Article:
Perpetual inventory and the ability to drive an outstanding commitment to promising availability to grocery customers have become the Holy Grail in the supermarket industry. One of the most friction-filled experiences along the shopping journey has been the challenge of finding the right product at the right price and the right location.
With the rise of e-commerce fulfillment, grocery customers expect clear and transparent communications and alerts on inventory availability. The customer expects this and wants to control which products are available for substitutions. With these capabilities, grocery companies will lessen their dependencies on Instacart and vertically integrate the entire micro-fulfillment customer journey. Real-time and accurate inventory availability capabilities are a true competitive differentiator.
Director, Profit Optimization, Hypersonix.ai
As someone who deals with a lot of food allergies in our household; I would probably do the opposite of what the 25 percent who were less likely to purchase low-stock items. If notified, I would purchase them right away! If the product happened to be out-of-stock when my order was being picked, I would simply decline the substitution.
We work with several grocers on this issue and I can tell you the key is not just having visibility into inventory, that puts the grocers in a “reactive state” and they are always behind. When grocers (or any retailer) can layer machine learning and predictive analytics with prescriptive actions or recommendations; it really eliminates the surprises, keeps customers happy, and improves their profitability.
Retail and Brand Technology Tailor
Retail Strategy - UST Global
Assuming that the money spent putting this in place can’t be more wisely used to ensure that inventories don’t run low in the first place, I think this is a shopper benefit — if it’s halfway accurate. Being the skeptic that I am, when I see an “only five left” I think it’s just a persuasion to buy, not necessarily truthful — particularly if I do buy and check back later and still see five left. I mean, how hard is the arithmetic behind keeping online inventory correct post-purchase?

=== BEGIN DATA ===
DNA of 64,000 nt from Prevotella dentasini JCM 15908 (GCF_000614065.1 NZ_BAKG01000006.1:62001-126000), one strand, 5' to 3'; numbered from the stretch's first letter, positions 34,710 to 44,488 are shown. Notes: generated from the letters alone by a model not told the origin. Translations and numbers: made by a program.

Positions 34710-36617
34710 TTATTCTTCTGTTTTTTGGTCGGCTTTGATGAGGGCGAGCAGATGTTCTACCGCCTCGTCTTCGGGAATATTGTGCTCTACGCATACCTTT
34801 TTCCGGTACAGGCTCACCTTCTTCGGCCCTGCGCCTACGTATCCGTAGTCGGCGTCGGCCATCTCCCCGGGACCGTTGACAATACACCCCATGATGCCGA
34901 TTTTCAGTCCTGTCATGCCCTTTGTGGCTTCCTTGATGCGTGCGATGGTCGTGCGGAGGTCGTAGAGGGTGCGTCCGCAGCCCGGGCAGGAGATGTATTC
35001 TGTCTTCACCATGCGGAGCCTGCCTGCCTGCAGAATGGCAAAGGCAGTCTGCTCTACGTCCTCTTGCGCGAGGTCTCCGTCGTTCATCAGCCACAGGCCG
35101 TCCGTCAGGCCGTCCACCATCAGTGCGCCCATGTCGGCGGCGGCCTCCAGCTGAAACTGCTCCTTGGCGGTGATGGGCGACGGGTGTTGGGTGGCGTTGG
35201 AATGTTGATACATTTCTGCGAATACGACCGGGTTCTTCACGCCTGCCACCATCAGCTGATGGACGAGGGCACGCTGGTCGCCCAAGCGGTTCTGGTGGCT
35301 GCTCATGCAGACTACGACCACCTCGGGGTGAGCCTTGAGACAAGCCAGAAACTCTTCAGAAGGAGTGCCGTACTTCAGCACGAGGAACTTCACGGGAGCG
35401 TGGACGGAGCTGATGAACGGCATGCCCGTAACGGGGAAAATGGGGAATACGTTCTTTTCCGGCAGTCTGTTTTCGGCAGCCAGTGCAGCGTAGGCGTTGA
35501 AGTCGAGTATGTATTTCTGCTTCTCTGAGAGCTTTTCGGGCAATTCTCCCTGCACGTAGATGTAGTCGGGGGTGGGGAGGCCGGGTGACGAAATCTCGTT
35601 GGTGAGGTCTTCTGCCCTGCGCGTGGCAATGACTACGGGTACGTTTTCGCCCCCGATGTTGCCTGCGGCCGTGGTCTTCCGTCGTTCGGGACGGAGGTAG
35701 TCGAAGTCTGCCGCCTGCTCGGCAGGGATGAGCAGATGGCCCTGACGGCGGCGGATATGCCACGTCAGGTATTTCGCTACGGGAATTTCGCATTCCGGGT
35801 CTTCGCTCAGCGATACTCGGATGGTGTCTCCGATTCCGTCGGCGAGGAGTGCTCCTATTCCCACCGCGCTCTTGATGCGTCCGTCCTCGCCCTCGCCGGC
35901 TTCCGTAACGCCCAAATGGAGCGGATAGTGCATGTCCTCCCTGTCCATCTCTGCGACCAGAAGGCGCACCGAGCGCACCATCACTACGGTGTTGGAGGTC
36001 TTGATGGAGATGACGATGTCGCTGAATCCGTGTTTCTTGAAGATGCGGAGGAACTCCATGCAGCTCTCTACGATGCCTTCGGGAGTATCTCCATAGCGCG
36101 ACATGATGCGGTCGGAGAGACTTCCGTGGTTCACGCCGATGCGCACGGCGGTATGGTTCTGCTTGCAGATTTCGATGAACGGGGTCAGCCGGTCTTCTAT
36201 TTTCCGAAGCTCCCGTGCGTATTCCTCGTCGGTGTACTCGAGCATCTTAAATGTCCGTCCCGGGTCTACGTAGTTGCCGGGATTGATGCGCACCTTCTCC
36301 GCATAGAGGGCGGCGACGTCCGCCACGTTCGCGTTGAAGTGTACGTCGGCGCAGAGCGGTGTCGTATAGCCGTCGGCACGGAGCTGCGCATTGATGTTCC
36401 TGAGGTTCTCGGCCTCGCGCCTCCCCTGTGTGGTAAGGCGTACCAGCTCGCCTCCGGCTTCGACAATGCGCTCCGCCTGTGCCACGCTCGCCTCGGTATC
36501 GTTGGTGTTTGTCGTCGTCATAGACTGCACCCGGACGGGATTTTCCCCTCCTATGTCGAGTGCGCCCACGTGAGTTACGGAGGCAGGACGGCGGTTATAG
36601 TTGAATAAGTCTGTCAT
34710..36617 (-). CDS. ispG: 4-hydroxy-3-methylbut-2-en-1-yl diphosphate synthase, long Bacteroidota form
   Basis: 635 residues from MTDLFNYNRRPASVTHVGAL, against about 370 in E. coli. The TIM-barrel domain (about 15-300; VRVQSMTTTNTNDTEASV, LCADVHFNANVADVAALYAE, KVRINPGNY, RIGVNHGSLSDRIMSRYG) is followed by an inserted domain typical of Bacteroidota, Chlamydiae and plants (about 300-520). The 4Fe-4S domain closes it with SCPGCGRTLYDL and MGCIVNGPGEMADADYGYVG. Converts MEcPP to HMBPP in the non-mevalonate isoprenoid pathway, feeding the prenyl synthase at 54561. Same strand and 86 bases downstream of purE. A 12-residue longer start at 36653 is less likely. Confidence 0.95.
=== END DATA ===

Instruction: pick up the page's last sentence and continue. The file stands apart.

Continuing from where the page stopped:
Retail Tech Marketing Strategist | B2B Expert Storytelling™ Guru | President, VSN Media LLC
First and foremost — retailers need a real-time perpetual inventory process to support their own operational requirements, especially precision re-ordering, to meet present and anticipated demand. Sharing that view with digital shoppers would be a second-order benefit, but it comes with perils.
Why? Because of the time gap between when an order is placed online and when it is fulfilled from store shelves. During busy sales days, even an hour can mean the difference between a perfect order or one with critical missing or substituted items.
Warning shoppers about low-stock situations seems righteous, but could lead to worse disappointments or the perception of being “played.” Trust may be built for this over time, but that will take impeccable execution.
Impeccable execution means managing On-Shelf Availability to the highest possible standard, so that instances of low-stock and out-of-stock are rare. I’d propose that retailers measure and manage the frequency of low inventory alerts and substitutions as key performance indicators. The percentages should be vanishingly small.
CFO, Weisner Steel
A lot of the answers, of course, depend upon how accurate the information actually is. Which leads me to my own question: keeping in mind today’s other topic (about consumer trust), how would people feel about retailers who try to create a sense of urgency by understating inventory levels? Hmmm….
Principal, Clearbrand CX
Advising customers of low inventory with a general range is a helpful tool, saving them hassle of time and money. In some cases, fear is even a great motivator to spur on a purchase sooner than later.
But potential dangers are great in losing customers trust when actual inventory numbers are posted, giving no room for common errors or glitches. And mistakes will be made.
Grocers have been pursuing real-time inventory for decades. It can be done, but there is a cost and commitment to make it run accurately.
CEO, President- American Retail Consultants
Yes. OOS are a huge problem since retailers have issues keeping products in stock due to logistical shortages and unavailability of labor to keep the shelves properly stocked.
Director, Home and Retail Intelligence, J.D. Power